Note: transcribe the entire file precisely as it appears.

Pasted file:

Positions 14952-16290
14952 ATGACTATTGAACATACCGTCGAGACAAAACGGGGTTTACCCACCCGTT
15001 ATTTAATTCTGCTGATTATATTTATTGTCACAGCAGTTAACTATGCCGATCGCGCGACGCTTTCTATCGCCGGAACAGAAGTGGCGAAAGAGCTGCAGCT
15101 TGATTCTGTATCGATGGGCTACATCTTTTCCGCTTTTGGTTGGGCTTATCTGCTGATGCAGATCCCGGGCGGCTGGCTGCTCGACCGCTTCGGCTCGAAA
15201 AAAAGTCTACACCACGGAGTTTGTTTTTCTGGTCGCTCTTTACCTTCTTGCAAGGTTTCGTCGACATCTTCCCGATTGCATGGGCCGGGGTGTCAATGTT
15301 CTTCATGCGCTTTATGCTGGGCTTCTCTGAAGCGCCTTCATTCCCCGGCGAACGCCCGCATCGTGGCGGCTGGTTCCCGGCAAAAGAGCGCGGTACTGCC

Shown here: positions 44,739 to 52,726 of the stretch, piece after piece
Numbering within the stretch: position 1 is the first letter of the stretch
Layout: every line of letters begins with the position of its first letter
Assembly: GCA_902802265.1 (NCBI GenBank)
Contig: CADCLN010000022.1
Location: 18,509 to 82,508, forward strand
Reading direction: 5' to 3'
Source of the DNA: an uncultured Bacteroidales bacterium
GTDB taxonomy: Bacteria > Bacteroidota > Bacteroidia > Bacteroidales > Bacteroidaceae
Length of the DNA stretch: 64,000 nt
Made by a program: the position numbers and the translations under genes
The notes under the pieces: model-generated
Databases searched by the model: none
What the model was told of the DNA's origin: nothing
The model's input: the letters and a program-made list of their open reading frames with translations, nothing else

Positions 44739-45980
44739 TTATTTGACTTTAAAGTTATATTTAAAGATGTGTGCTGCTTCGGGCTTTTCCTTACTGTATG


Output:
Positions 14952-16290
14952 ATGACTATTGAACATACCGTCGAGACAAAACGGGGTTTACCCACCCGTT
15001 ATTTAATTCTGCTGATTATATTTATTGTCACAGCAGTTAACTATGCCGATCGCGCGACGCTTTCTATCGCCGGAACAGAAGTGGCGAAAGAGCTGCAGCT
15101 TGATTCTGTATCGATGGGCTACATCTTTTCCGCTTTTGGTTGGGCTTATCTGCTGATGCAGATCCCGGGCGGCTGGCTGCTCGACCGCTTCGGCTCGAAA
15201 AAAAGTCTACACCACGGAGTTTGTTTTTCTGGTCGCTCTTTACCTTCTTGCAAGGTTTCGTCGACATCTTCCCGATTGCATGGGCCGGGGTGTCAATGTT
15301 CTTCATGCGCTTTATGCTGGGCTTCTCTGAAGCGCCTTCATTCCCCGGCGAACGCCCGCATCGTGGCGGCTGGTTCCCGGCAAAAGAGCGCGGTACTGCC

Shown here: positions 44,739 to 52,726 of the stretch, piece after piece
Numbering within the stretch: position 1 is the first letter of the stretch
Layout: every line of letters begins with the position of its first letter
Assembly: GCA_902802265.1 (NCBI GenBank)
Contig: CADCLN010000022.1
Location: 18,509 to 82,508, forward strand
Reading direction: 5' to 3'
Source of the DNA: an uncultured Bacteroidales bacterium
GTDB taxonomy: Bacteria > Bacteroidota > Bacteroidia > Bacteroidales > Bacteroidaceae
Length of the DNA stretch: 64,000 nt
Made by a program: the position numbers and the translations under genes
The notes under the pieces: model-generated
Databases searched by the model: none
What the model was told of the DNA's origin: nothing
The model's input: the letters and a program-made list of their open reading frames with translations, nothing else

Positions 44739-45980
44739 TTATTTGACTTTAAAGTTATATTTAAAGATGTGTGCTGCTTCGGGCTTTTCCTTACTGTATG